Creativity, Psychoanalysis, and the Unconscious

Celebrating the launch of Writing on the Moon at the Creative Salon

Writing on the Moon is an innovative collection of creative writings by psychotherapists – poems, short stories, and creative non-fiction. The themes tap into our most passionate and spontaneous selves, raiding the inarticulate, as we hear the creative voices of psychotherapists as never before. Two questions are implicitly addressed: Why is creativity important to psychoanalysis? And how can a therapist’s analytic mind be receptive to the artistic voice?

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A Guide for Clinicians

I first heard Dr. Habib Davanloo speak when I was a fellow in psychosomatic medicine at Harvard Medical School. It was autumn 2004, and working at Brigham and Women’s Hospital offered me a multitude of rich experiences; most of which focused purely on biological illnesses such as delirium. The psychodynamic realm was not one that I frequented during my work hours as a trainee. As such, I looked forward to hearing Dr. Davanloo, Professor Emeritus at McGill University, speak at his annual Metapsychology meeting in Montreal.

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Dreams, Storytelling, and the Birth of Literature

“We are such stuff
As dreams are made on, and our little life
Is rounded with a sleep”
– Shakespeare, The Tempest

Dreams and literature are closely related. The dream’s essence lies in its storytelling capacity. Dreams are autobiographical fictions that tell the story of the dreamer’s life history, her role in transgenerational family themes, and her ethnic and cultural identity. In that sense dreams are psychosocial depositories and makers, not unlike world literature, which recreates interiority and historicity of a given time period. Literature is a dream gone solid. And the process of fiction writing duplicates the dream’s inherent narrative facility. 

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The Interrelatedness of Obsessive Compulsive Disorders, Thinking Disorders, and Depression

 

Psychiatric classification

According to the Diagnostic and Statistical Manual of Mental Disorders (Fifth Edition, 2013), Obsessive Compulsive Disorder (OCD) is the fourth most common mental disorder after depression, alcohol/substance misuse, and social phobia, with a lifetime prevalence in community surveys of 1.6%. The World Health Organization ranks OCD as one of the ten most handicapping conditions by lost income and decreased quality of life (Murray & Lopez, 1996). When the disorder starts in childhood or adolescence, young people may avoid socialising with peers or become unable to live independently.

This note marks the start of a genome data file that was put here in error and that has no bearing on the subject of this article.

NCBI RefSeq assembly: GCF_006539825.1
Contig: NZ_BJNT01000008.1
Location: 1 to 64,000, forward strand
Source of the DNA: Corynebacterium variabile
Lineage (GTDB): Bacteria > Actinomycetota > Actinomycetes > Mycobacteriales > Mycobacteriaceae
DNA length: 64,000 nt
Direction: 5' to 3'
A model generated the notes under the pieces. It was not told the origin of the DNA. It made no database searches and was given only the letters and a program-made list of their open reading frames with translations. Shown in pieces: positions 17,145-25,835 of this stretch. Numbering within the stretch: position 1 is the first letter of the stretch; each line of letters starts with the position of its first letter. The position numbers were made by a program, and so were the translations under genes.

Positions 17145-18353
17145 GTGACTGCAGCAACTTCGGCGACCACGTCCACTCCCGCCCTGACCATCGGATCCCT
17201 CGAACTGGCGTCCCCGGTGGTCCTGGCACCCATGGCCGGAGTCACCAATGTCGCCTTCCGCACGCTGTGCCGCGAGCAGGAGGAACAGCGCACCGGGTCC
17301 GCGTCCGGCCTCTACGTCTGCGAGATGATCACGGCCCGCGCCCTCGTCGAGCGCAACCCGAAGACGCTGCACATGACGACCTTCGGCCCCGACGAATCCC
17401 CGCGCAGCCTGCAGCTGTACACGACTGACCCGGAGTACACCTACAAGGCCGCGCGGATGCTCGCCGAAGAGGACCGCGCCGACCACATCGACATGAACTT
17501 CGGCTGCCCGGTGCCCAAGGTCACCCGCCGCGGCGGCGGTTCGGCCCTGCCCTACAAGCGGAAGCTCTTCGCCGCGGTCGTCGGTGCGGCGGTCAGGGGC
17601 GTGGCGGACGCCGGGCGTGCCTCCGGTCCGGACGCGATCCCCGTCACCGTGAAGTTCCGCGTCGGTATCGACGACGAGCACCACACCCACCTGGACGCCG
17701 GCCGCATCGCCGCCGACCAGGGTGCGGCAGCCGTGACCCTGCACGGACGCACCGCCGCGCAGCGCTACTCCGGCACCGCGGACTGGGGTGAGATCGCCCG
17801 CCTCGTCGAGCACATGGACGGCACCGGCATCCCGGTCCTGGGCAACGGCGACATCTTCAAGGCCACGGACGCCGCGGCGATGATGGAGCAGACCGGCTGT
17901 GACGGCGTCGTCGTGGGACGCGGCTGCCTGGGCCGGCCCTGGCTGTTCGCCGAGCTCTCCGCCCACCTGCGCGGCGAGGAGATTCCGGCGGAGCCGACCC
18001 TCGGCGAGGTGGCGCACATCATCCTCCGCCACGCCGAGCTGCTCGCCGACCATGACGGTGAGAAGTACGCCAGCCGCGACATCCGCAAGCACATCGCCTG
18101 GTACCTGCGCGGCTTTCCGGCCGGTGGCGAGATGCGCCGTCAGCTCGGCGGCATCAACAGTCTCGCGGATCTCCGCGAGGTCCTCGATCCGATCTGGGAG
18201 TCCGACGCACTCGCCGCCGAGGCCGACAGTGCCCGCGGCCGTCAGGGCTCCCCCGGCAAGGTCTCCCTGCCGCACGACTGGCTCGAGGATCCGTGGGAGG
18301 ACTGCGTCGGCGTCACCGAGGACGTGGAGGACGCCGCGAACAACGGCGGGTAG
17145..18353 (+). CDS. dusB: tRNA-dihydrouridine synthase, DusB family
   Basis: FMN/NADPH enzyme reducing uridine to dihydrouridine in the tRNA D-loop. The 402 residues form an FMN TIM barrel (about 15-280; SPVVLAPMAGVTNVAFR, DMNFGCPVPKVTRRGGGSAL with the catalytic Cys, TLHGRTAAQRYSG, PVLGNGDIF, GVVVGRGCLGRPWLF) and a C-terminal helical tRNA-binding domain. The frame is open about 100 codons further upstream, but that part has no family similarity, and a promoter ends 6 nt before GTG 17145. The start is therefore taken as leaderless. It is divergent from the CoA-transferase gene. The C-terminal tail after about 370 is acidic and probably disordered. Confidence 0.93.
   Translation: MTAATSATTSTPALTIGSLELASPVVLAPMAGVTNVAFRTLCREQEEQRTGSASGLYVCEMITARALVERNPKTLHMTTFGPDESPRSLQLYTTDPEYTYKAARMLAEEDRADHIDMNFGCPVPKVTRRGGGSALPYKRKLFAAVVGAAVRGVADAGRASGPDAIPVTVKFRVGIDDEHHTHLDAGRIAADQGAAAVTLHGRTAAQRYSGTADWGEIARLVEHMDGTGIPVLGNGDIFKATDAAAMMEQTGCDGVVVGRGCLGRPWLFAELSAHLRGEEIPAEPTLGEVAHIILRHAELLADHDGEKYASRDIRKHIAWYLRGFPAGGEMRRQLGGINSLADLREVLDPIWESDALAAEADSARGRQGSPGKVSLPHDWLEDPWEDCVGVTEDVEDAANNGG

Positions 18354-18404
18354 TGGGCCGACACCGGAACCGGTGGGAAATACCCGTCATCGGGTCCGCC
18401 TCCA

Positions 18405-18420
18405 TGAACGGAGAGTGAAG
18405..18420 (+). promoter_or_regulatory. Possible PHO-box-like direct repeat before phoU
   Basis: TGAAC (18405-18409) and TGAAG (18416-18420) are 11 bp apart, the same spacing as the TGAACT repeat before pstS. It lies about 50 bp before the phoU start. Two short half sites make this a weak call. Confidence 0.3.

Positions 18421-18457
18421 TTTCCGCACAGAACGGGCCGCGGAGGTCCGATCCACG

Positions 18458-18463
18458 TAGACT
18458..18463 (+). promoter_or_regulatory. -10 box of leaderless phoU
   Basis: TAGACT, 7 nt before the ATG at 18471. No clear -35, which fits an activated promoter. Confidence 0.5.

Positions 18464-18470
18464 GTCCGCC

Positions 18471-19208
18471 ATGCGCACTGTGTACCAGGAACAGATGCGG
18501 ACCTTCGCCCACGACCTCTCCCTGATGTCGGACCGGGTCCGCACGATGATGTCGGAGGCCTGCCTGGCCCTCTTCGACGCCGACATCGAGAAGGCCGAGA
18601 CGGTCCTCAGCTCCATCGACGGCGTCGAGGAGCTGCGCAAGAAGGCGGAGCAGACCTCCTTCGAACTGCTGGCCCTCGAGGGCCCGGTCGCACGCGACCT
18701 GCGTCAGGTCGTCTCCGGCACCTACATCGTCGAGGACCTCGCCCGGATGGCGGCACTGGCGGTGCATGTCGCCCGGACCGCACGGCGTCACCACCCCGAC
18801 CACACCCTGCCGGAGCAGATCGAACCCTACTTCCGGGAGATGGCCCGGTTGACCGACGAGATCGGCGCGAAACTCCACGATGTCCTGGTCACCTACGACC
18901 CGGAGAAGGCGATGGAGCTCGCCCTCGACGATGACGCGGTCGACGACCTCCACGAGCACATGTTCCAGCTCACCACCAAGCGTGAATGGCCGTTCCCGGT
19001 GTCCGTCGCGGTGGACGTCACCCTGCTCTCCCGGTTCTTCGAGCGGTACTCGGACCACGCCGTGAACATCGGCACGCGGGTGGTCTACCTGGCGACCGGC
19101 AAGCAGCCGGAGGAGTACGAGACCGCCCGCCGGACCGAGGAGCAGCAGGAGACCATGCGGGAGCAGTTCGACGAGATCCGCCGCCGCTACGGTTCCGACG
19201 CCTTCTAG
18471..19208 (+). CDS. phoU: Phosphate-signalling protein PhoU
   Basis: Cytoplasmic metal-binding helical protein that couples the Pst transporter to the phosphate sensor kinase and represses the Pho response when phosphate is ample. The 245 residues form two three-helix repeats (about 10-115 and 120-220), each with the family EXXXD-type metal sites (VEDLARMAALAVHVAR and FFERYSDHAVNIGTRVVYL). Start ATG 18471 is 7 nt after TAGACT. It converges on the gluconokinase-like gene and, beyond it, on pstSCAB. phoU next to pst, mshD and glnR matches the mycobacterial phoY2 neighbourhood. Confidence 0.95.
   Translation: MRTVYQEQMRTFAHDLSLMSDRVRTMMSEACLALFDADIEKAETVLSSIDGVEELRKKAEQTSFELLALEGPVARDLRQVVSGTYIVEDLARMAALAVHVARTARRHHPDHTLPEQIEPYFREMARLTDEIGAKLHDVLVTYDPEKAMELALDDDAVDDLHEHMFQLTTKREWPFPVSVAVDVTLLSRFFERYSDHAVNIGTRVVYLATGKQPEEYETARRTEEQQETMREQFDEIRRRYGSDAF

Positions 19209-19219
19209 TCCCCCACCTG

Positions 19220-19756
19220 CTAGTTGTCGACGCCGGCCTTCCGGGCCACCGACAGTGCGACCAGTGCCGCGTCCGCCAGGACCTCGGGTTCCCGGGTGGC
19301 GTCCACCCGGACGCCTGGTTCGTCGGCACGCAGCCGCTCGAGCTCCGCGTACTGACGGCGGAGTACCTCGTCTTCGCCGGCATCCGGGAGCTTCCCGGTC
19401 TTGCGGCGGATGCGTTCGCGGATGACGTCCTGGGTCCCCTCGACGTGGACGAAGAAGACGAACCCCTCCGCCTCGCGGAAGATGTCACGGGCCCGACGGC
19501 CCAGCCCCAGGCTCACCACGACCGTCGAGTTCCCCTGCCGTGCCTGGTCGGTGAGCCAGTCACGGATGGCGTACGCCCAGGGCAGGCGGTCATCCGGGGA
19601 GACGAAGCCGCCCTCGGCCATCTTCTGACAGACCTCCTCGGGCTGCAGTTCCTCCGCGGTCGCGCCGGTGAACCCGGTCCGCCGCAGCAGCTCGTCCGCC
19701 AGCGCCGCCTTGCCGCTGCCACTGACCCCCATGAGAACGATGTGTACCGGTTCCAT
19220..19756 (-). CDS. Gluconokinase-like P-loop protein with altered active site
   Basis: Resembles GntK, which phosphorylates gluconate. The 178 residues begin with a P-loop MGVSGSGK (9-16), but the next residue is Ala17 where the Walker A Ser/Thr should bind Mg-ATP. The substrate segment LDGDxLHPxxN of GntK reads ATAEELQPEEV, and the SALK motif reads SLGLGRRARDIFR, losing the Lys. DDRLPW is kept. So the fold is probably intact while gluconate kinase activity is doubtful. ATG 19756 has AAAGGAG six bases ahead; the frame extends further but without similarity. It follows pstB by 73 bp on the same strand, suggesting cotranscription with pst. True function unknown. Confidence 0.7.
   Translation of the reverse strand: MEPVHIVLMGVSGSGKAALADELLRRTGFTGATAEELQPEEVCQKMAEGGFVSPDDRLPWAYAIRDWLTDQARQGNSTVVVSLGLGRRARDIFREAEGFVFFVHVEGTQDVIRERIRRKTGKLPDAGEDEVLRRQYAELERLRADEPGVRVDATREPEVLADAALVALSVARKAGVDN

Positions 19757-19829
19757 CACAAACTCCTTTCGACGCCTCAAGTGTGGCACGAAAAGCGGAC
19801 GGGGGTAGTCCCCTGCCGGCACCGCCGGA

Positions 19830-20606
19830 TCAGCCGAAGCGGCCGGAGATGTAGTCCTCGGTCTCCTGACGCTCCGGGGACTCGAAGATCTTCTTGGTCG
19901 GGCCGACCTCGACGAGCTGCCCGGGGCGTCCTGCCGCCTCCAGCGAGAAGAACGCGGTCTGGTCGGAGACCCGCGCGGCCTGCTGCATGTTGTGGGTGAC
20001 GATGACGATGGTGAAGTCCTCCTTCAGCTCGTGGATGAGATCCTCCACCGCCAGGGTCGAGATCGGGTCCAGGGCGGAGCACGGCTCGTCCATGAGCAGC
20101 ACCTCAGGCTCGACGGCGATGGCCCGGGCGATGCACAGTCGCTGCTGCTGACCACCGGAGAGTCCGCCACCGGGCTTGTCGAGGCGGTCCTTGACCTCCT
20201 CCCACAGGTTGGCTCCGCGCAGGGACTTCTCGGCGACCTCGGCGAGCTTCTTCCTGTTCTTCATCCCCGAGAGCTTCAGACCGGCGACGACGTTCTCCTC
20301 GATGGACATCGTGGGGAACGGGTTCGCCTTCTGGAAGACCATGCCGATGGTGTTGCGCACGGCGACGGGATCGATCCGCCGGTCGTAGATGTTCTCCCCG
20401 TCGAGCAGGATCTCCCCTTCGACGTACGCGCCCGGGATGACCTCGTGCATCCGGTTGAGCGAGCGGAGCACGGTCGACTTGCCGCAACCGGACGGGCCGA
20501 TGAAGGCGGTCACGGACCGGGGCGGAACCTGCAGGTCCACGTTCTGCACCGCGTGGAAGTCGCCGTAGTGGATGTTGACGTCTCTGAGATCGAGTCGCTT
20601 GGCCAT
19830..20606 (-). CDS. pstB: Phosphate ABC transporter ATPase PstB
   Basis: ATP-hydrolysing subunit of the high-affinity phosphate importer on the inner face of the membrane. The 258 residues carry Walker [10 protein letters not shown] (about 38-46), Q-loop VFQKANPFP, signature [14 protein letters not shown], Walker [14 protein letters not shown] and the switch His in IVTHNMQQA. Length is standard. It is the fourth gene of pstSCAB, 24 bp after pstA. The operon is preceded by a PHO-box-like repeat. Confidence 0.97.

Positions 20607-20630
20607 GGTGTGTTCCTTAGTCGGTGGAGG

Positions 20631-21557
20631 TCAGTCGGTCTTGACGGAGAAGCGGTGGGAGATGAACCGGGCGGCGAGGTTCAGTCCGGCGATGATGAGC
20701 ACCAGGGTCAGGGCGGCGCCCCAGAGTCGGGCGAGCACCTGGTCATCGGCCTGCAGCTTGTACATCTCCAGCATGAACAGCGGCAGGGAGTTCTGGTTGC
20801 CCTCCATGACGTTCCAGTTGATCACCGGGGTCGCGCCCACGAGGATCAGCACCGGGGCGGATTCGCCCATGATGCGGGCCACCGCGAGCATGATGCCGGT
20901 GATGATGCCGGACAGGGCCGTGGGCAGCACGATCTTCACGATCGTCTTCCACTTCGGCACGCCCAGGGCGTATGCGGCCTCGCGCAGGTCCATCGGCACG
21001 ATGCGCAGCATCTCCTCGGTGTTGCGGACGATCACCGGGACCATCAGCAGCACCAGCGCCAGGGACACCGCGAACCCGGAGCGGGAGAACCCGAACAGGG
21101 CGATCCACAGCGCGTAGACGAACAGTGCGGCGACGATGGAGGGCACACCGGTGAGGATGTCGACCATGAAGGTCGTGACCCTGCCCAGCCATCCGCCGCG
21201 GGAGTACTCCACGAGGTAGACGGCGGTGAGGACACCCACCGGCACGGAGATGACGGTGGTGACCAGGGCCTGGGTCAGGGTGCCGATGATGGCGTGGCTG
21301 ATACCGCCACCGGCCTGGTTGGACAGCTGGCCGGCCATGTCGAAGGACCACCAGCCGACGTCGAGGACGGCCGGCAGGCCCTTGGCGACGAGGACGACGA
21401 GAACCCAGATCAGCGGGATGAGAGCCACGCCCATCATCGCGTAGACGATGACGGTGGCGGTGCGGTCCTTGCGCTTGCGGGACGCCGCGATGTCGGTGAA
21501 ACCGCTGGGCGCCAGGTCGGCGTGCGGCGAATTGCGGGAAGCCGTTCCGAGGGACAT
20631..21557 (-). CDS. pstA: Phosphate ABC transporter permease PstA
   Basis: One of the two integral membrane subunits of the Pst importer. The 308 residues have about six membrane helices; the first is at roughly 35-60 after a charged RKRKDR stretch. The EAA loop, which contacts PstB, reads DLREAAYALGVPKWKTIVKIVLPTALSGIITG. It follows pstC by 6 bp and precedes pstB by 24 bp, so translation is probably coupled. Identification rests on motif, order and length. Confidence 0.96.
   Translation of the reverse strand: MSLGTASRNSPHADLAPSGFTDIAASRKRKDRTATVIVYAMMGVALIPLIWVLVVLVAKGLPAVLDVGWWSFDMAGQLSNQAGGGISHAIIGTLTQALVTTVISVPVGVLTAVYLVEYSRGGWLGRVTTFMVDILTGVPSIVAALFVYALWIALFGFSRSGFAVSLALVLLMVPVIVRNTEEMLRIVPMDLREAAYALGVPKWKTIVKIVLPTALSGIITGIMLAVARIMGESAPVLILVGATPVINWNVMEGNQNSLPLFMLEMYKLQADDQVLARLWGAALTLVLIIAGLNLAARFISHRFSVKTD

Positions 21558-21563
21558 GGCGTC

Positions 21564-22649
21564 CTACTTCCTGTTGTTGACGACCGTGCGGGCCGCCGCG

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How Mind is Embedded in Body which in turn is Embedded in the Interactive Social World

Enrique Pichon Rivière is probably the most important psychoanalyst most of us have never heard of. He wrote little, and all he did publish or that was recorded in the notes of his students and published by them was only – until now – published in Spanish. With the publication of this collection that Roberto Losso of Argentina, Lea Setton of Panama, and I have labored to make available in English, and with the introduction of one of his papers for the first time in English in the International Journal of Psychoanalysis immediately preceding the publication of this book, we hope that Pichon’s prescient and globally influential ideas will be restored to the recognition they so richly deserve.

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My Dinner with Iain McGilchrist: An Interview with producers Cathleen MacDonald and Vanessa Dylyn

Making the film The Divided Brain has been an exciting journey for all involved. Recently, producer Vanessa Dylyn and Dr Iain McGilchrist met for dinner in London to discuss the film and other matters. Vanessa shared her experience in an interview with co-producer and technical lead Cathleen MacDonald.

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